The Lawyer Asia Pacific 150 is the only research report to provide a ranking of the top 100 independent local firms and top 50 global firms in the region. The report offers critical review of some of the fastest growing firms and their strategies, a country-by-country guide to leading legal advisers and legal services market trends, plus exclusive insight into the current business development opportunities in the Asia Pacific. Read more
This year, The Lawyer’s annual ranking of the largest UK law firms by turnover is available as an interactive, digital benchmarking tool. For the first time this will allow you to manipulate each data set against the metrics of your choice.
By the time you read this, the three-day auction phase of the Canary Wharf battle will be over.
The absolute deadline for revised bids was last Friday (16 April), and this week we might even know whether Brascan or Morgan Stanley has won out. On second thoughts, it’s a week late for an Easter miracle and the battle for Maggie Thatcher’s legacy will no doubt drag on until next month.
Still, it’s a good time to examine one story that never made the light of day. It’s an old chestnut, but this controversial bid demonstrates yet again how reluctant City litigators are to irritate the banks. On 23 December last year, the Wharf’s shareholders voted through the sell-off of around £1.1bn worth of property to the Royal Bank of Scotland (RBS).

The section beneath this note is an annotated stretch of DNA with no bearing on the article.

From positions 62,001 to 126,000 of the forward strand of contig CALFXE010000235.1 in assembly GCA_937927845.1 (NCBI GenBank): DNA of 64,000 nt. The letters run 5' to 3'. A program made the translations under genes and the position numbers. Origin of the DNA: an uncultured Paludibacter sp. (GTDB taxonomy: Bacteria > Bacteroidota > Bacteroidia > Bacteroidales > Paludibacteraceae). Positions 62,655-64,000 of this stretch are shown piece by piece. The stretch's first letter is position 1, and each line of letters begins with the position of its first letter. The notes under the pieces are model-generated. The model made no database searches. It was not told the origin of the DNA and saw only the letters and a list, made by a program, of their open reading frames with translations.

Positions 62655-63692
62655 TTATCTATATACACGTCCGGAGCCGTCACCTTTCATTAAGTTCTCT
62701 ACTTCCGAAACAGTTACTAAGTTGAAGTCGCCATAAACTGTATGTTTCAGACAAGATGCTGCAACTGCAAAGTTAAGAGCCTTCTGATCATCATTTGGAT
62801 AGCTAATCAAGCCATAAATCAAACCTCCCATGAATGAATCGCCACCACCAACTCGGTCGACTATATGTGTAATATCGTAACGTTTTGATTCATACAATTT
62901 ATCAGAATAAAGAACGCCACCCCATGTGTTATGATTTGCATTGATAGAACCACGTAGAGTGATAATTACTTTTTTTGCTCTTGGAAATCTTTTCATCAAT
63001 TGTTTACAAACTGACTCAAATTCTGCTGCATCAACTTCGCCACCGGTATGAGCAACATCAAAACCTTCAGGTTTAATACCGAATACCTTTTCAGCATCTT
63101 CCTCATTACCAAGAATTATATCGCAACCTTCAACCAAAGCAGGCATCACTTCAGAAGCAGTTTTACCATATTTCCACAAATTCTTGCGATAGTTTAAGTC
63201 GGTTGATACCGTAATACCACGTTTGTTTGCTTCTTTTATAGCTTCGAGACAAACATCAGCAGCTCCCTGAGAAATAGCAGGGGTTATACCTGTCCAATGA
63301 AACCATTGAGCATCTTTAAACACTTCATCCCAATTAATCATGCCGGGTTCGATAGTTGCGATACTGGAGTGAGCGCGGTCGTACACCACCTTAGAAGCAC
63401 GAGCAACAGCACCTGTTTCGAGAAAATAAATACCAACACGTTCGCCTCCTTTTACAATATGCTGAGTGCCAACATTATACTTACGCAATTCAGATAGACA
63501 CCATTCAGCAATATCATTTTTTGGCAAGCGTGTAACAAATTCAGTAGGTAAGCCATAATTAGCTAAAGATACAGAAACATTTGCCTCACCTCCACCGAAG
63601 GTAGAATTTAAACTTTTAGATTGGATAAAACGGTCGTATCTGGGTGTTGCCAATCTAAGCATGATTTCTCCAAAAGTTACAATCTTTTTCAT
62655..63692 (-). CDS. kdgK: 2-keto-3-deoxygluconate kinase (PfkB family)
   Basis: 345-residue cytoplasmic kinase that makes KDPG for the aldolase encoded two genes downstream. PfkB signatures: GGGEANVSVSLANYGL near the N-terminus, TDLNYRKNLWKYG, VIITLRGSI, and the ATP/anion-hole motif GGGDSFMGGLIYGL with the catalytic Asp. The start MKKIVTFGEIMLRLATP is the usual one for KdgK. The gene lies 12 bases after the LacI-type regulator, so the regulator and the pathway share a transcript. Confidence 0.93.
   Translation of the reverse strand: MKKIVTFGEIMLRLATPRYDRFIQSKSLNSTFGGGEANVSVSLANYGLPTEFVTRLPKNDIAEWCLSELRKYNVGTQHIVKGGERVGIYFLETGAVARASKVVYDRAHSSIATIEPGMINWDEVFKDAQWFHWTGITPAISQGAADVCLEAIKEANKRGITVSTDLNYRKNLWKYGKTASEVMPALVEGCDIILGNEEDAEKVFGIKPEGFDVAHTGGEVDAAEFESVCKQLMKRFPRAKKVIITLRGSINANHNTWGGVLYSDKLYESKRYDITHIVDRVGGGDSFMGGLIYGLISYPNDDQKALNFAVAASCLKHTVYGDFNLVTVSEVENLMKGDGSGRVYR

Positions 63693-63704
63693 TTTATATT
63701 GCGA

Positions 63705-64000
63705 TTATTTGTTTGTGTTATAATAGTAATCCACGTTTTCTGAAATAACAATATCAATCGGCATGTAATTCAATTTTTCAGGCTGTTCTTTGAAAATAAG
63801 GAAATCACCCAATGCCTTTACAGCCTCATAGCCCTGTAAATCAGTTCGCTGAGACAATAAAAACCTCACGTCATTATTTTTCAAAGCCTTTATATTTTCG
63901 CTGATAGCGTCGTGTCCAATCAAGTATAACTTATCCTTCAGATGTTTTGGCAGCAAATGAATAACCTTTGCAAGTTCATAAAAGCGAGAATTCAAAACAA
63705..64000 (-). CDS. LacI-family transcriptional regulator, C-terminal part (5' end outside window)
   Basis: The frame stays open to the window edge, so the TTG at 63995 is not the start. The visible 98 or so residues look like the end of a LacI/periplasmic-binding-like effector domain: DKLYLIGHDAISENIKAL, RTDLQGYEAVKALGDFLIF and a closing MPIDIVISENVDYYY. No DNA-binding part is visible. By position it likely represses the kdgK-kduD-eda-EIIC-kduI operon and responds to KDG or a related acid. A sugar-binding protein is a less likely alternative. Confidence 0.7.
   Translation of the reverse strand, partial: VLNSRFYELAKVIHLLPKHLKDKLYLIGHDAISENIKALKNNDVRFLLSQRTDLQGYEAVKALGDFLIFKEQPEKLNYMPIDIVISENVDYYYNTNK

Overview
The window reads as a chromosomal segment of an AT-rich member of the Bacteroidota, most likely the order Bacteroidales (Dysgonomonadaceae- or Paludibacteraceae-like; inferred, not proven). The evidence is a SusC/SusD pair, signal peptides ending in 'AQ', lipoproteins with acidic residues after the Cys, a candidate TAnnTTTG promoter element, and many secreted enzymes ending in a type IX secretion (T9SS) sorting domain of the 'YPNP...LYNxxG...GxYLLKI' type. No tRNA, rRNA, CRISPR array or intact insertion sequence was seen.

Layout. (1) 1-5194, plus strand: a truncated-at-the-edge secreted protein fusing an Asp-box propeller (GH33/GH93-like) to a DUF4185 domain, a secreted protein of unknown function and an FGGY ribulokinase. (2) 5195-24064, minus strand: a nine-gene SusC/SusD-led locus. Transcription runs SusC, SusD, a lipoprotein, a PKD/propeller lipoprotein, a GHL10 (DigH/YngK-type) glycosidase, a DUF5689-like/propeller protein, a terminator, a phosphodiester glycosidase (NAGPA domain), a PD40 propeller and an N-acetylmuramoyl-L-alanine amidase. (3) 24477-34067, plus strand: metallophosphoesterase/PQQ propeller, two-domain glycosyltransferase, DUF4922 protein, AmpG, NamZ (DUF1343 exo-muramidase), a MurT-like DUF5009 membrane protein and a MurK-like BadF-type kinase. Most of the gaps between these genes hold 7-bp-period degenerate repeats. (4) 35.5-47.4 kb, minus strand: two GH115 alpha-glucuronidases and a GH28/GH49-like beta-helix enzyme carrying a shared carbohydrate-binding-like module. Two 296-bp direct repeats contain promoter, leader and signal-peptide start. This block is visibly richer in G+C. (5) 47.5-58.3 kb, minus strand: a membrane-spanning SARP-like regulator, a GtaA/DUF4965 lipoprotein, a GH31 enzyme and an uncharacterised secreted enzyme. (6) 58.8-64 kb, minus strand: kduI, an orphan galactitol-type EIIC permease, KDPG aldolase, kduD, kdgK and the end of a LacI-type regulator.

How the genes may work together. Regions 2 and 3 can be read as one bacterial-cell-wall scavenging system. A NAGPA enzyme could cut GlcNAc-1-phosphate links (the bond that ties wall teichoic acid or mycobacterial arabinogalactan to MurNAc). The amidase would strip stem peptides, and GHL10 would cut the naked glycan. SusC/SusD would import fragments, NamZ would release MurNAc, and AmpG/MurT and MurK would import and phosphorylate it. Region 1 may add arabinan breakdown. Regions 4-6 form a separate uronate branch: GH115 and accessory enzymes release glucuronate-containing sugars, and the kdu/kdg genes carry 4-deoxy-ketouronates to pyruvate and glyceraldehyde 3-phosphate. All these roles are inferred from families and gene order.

As Wharf-watchers will know, the Brascan consortium tried to stop the sale, on which Morgan Stanley’s bid was conditional. Less well-known is that Brascan unsuccessfully asked a range of City firms to advise on how to stop the sale.
Brascan didn’t necessarily want to sue or injunct – just a bit of preliminary advisory work. According to one litigator, however, “no law firm that had the experience would touch it”. Slaughters and Freshfields, once blackballed by Merrill Lynch and Citibank respectively, will testify that suing investment banks is a definite no-go.
Now it seems you can’t sue UK retail banks either. In fact, the influence of RBS and co is much greater. The investment banks have four or five firms in with a shout for their premium work, but every man and his dog is on RBS’s panel.
Brascan’s lead adviser Freshfields could certainly not afford to hack-off RBS, with which it has been rebuilding its relationship. Neither, probably, could Herbert Smith or Macfarlanes, which also advise Brascan consortium members.
Canary Wharf is so big that many firms have real, rather than commercial, conflicts. However, Brascan turned to others uninvolved and further down the food chain, but still got nowhere. Perhaps the reason is that RBS (which declined to comment) has dozens of firms on its wide-ranging panels. If you sign up, you’re not supposed to act against the bank, full stop. That’s pretty handy for RBS.
Ultimately, it seems Brascan went straight to the bar. Barristers like to boast that they can take such instructions without fear or favour and would love to muscle in on lucrative contentious M&A work. The question is: can City litigators stand up to their corporate and finance partners, or will their future wear a wig?